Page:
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A day in the life of a Deck Officer

Welcome aboard, I would like to introduce myself as Peter, second deck officer on board this fantastic cruise ship.

The majority of my time, when on duty, is spent on the bridge. I am a navigation officer and have spent, prior to getting this job, many years in a nautical school and serving at sea on Cargo Ships and Tankers.

When I started in the cruise industry I had to work my way up in ranks so started as a Cadet, then have progressed up to 3rd Officer and recently got a promotion to 2nd Officer. Of course my goal is to be Master of a cruise ship one day.

There are 3 shifts for the navigation officers and I am lucky to have the rather good one from 8 to 12 both in the morning and evening. The other shifts are from 12 to 4 and the so called "graveyard shift" is from 4 to 8.

Today we have a day at sea, so I will be navigating the ship and have to be alert whilst on watch. Most people think that this is the job of the Master of the ship – but who could possibly be on duty 24 hours a day?

A day in the life of a Deck Officer

During my watch I am "driving" the ship, holding it on course which has been calculated, plotted into the map and approved by the Master. Nowadays much of the work has become "automated" but you still need the human eye to be on the lookout for other ships or obstacles. The ocean is a moving force, and therefore there are currents, which can make the ship drift off course easily.

Today we also have the Bridge Tour for the guests. This is where an exclusive group of guests will be allowed to look over our shoulders for a short time to try and get an idea of what we do. Of course the Captain will be present, and one of my colleagues will explain some of the equipment we are working with on the bridge.

This tour is a highlight for our guests, when they get to see the commanders bridge, and I think that they often still expect to see a huge wooden steering wheel as the centre piece!

I am also checking the weather forecast and just noticed that we have heavy rain and stormy weather heading our way. I have just checked our course and the size of what is coming and as it's pretty bad so I am going to inform the Master and the Hotel Manager, in order to get all lose items secured, the pool decks cleared of pool furniture and get ready for a bumpy ride. Flying deck chairs are a major safety risk, so the guests have been informed to leave the open decks, to go inside the ship, and the crew have to collect all the movable objects on the deck, stack the pool lounge chairs and deck chairs and secure them with ropes.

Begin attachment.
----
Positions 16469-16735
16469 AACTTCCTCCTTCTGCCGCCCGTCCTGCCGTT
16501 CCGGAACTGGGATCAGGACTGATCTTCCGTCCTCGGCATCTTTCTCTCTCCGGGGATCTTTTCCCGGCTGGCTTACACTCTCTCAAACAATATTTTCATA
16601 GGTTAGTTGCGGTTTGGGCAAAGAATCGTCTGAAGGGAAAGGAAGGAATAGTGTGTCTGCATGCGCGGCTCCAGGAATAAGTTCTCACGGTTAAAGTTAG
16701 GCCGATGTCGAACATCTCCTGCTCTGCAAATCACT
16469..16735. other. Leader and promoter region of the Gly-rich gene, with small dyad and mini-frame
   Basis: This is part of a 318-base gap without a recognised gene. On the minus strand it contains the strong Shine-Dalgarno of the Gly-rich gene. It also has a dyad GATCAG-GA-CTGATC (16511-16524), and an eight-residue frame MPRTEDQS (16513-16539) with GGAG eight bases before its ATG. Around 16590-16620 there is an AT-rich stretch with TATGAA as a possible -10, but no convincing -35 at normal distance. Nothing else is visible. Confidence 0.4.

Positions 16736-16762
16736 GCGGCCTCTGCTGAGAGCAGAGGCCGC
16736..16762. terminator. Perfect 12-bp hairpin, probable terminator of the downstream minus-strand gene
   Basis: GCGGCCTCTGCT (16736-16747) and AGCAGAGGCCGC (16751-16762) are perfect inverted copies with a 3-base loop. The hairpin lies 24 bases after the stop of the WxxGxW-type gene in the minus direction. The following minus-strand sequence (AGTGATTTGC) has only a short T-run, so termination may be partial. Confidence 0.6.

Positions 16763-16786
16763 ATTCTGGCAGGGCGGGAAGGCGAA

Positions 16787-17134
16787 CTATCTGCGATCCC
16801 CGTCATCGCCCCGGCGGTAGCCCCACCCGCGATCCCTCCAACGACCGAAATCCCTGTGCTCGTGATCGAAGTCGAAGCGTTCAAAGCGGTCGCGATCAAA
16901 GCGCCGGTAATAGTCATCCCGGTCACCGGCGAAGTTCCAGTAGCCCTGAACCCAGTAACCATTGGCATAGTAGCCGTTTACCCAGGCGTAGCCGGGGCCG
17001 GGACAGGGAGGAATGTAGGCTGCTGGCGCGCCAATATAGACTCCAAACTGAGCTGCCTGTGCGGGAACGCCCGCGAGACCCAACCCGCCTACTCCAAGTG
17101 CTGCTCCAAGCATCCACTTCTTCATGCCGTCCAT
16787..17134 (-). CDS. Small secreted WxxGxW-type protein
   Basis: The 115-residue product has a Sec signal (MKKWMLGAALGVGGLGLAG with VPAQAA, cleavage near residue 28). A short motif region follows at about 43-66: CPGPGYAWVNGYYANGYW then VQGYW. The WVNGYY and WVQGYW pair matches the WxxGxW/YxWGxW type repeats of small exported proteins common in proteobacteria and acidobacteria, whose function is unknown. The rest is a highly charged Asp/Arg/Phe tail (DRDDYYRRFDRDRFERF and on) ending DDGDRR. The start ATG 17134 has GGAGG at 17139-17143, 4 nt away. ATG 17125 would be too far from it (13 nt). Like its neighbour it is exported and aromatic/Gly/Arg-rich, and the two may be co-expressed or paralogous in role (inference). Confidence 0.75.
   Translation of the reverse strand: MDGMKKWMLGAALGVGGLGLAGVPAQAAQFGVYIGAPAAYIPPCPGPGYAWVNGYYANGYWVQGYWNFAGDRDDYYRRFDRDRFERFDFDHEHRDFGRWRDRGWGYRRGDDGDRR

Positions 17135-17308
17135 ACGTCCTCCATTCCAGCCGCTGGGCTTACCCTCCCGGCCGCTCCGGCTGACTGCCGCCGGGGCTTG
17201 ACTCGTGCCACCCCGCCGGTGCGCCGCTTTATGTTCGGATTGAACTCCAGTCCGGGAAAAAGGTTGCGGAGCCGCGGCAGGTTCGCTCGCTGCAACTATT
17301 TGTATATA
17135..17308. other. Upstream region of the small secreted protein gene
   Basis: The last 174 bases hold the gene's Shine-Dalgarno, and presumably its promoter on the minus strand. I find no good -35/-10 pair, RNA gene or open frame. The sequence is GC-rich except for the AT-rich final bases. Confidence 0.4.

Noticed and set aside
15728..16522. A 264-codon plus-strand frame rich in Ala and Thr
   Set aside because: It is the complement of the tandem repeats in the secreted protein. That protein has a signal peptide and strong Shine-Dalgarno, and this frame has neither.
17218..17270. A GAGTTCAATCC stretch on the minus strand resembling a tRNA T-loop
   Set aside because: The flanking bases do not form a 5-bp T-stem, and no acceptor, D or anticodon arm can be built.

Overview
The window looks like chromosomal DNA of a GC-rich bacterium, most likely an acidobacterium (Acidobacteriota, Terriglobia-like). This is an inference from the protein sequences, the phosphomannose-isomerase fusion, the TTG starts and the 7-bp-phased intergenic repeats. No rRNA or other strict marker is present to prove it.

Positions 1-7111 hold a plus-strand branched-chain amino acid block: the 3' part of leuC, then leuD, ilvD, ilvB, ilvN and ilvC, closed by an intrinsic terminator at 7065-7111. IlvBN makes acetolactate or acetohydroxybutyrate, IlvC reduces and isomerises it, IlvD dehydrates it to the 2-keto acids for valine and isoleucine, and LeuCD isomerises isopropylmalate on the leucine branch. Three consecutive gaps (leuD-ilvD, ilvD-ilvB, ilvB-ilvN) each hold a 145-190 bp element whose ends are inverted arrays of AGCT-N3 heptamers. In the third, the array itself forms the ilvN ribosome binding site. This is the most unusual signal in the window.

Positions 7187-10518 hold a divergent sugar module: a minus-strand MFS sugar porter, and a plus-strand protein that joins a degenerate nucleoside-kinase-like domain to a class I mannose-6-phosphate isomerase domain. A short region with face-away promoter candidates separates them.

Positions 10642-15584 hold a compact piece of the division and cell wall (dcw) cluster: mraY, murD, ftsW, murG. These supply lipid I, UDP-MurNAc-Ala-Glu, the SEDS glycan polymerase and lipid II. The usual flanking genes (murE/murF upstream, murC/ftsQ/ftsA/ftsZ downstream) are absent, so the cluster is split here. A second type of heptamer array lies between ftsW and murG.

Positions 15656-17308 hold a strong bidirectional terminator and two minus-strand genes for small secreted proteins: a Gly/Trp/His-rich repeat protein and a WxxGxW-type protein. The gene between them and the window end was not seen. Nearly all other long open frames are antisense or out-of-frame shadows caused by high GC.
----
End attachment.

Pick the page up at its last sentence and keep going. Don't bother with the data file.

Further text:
We always try our best to avoid these storms but sometimes it is not always possible. We receive a weather forecast on-board several times a day for the areas where we are sailing but you can never predict the weather!

The Master will sometimes decide to alter our route if he feels this is necessary but this can also mean that sometimes we arrive late into a port or location which can cause many inconveniences especially for the guests, at times even resulting in us having to skip the port completely. Therefore all possibilities need to be taken in consideration, prior to this happening.

As you can imagine the rough seas also mean that the ship will be moving about a lot. We advise the guests to stay in their staterooms and the crew have all been given training on what to do when rough seas are expected. Mainly this is to secure loose objects, especially in the galleys and bars.

The Master has just informed us that we must reduce the speed of the ship, and find a way to reduce the movement so that are guests aren't being thrown about the ship. Regardless on how big a ship is, in comparison to the ocean, it is no more than a cork in a lake, bouncing up and down and having to go with the flow.

I hope you enjoyed hearing about what we do here on the bridge and maybe one day you too could be sat here on the bridge of a ship.

Peter Wagner, Austria